Plan to implement Independent Care Review findings expected by end of year
A plan to implement the findings of the Independent Care Review (ICR) will be created before the end of the year, chair Fiona Duncan has announced.
Speaking at Holyrood’s event, KeepThePromise: Transformational Change for Care-Experienced Children and Young People, Duncan set out the next steps for implementing the findings of the ICR, with a plan expected to be drawn up by the end of December and put before an oversight board - named the The Promise - made up primarily of care experienced people, by January for approval.
Established as a ‘radical blueprint’ for improving the lives of care-experienced children and young people in Scotland, the ICR took in the views of 5,500 people from across the care system, including 2,500 children and young people with lived experience in care.
It then published six reports, with 80 specific changes to “transform how Scotland cares for children and families”.
As part of the process of implementing the recommendations, Duncan outlined plans for The Promise to hold a series of webinars with different partners over the course of October, alongside the publication of a new document setting out priorities for implementing the 80 calls to action.
She said: “There will be a very intense period of engagement over the coming months with all of the people who made a commitment to keep the promise, and some of the people who didn’t make a commitment to keep the promise but do have to change shape to keep the promise, in order to figure out what their role and responsibility is.”
In October and November, Duncan said, The Promise will start working alongside organisations to create their change plans, before consolidating the discussions into an overall plan to implement the ICR’s recommendations.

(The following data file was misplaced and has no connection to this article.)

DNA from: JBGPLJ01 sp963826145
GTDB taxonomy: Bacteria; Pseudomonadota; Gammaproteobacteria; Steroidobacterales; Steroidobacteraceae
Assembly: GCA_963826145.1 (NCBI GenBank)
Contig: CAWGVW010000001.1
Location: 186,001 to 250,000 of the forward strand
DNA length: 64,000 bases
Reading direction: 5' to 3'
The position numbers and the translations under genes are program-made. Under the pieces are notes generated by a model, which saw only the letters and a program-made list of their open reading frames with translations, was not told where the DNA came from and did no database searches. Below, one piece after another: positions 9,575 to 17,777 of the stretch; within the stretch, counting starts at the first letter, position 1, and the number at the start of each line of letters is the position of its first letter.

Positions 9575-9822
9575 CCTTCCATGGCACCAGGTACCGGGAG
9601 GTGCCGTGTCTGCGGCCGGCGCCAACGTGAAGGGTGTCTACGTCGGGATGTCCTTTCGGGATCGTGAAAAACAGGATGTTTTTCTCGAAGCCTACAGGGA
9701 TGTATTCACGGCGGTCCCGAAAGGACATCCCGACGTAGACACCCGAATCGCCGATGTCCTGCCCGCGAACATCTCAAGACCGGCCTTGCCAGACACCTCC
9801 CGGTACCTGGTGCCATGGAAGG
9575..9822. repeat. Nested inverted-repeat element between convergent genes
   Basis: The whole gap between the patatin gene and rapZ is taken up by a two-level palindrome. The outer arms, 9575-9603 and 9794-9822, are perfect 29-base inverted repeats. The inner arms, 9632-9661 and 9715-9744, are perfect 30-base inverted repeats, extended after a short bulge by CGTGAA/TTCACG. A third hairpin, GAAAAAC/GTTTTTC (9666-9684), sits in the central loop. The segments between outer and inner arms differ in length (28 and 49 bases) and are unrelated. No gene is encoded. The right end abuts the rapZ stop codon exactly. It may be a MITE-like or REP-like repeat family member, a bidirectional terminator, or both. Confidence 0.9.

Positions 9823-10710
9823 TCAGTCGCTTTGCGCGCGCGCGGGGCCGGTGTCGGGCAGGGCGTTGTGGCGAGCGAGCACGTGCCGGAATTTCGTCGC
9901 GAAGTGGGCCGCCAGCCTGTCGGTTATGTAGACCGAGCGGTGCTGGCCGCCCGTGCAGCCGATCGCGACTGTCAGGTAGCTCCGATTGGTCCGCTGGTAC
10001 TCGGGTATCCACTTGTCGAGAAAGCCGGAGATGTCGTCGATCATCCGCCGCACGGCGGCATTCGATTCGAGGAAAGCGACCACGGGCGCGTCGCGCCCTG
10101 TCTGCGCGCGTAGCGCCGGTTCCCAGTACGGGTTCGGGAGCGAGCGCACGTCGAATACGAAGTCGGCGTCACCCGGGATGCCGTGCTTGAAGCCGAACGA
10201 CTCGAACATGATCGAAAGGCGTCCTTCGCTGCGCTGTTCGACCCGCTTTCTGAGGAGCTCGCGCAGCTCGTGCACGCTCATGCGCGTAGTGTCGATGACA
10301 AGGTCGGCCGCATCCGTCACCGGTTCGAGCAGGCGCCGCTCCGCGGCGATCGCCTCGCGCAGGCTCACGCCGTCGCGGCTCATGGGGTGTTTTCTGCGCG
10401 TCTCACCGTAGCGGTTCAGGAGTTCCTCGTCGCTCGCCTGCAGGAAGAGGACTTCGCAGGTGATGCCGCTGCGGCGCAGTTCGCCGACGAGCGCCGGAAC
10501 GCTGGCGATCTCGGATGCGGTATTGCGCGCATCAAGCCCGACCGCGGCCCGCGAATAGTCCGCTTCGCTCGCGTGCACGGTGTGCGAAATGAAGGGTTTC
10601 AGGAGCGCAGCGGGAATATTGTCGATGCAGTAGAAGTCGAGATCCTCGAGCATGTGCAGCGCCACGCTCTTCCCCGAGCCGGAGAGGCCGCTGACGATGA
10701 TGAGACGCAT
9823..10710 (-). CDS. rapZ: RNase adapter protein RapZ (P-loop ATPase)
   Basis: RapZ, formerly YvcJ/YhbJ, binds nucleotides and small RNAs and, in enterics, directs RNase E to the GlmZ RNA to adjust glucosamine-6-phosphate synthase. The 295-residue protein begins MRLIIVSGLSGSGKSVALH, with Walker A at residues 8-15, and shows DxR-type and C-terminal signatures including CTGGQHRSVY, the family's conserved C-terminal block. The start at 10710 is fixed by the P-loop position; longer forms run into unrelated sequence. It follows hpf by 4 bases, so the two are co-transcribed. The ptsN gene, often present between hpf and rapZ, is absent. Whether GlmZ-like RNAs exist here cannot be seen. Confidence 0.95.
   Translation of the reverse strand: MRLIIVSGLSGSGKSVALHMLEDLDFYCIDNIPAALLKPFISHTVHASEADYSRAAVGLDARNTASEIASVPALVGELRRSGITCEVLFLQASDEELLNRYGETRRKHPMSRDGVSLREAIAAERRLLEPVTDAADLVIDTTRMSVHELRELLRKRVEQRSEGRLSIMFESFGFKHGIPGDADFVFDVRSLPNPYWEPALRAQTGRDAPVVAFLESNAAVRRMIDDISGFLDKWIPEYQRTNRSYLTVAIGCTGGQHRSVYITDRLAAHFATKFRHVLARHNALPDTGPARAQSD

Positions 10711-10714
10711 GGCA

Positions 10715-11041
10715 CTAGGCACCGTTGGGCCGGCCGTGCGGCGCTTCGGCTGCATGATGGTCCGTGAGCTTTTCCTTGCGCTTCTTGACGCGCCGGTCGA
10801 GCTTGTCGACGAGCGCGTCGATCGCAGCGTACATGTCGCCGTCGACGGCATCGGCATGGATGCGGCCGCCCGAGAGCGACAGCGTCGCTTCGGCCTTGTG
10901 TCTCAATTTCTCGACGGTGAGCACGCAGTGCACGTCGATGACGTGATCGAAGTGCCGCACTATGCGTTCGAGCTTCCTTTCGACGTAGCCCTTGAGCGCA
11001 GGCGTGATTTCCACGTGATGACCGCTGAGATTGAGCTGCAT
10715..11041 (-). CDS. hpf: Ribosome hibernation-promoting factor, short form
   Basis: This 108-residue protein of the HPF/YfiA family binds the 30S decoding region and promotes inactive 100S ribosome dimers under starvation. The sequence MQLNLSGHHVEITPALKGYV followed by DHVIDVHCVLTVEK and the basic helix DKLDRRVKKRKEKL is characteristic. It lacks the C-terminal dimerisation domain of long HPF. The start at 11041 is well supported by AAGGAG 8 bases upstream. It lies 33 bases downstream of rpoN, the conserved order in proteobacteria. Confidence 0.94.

Recruitment is underway for oversight board The Promise, she said, which should be finalised by December. The proposal will then be put before it for approval by January next year.
Speaking via video link, she said: “There has to be a point that Scotland stops asking questions of some of the children and young people, and families, that have suffered the greatest level of adversity and trauma in their lives in order to understand how Scotland can get better. It’s time for action now.”
She added: “People ask me what The Promise Plan looks like, and the best analogy I can make is that the thing we call a care system, which is not a care system, is made up of an awful lot of moving parts, and some of those moving parts need to change shape. Some of those moving parts are in the wrong place and some of those moving parts are not complete because they don’t have the voice of the care community at their heart. So those parts have all got to understand their role and their responsibilities, many of them have got to change shape and then they have all got to come together as a big jigsaw puzzle to create a different picture of what good looks like for Scotland’s children and young people.”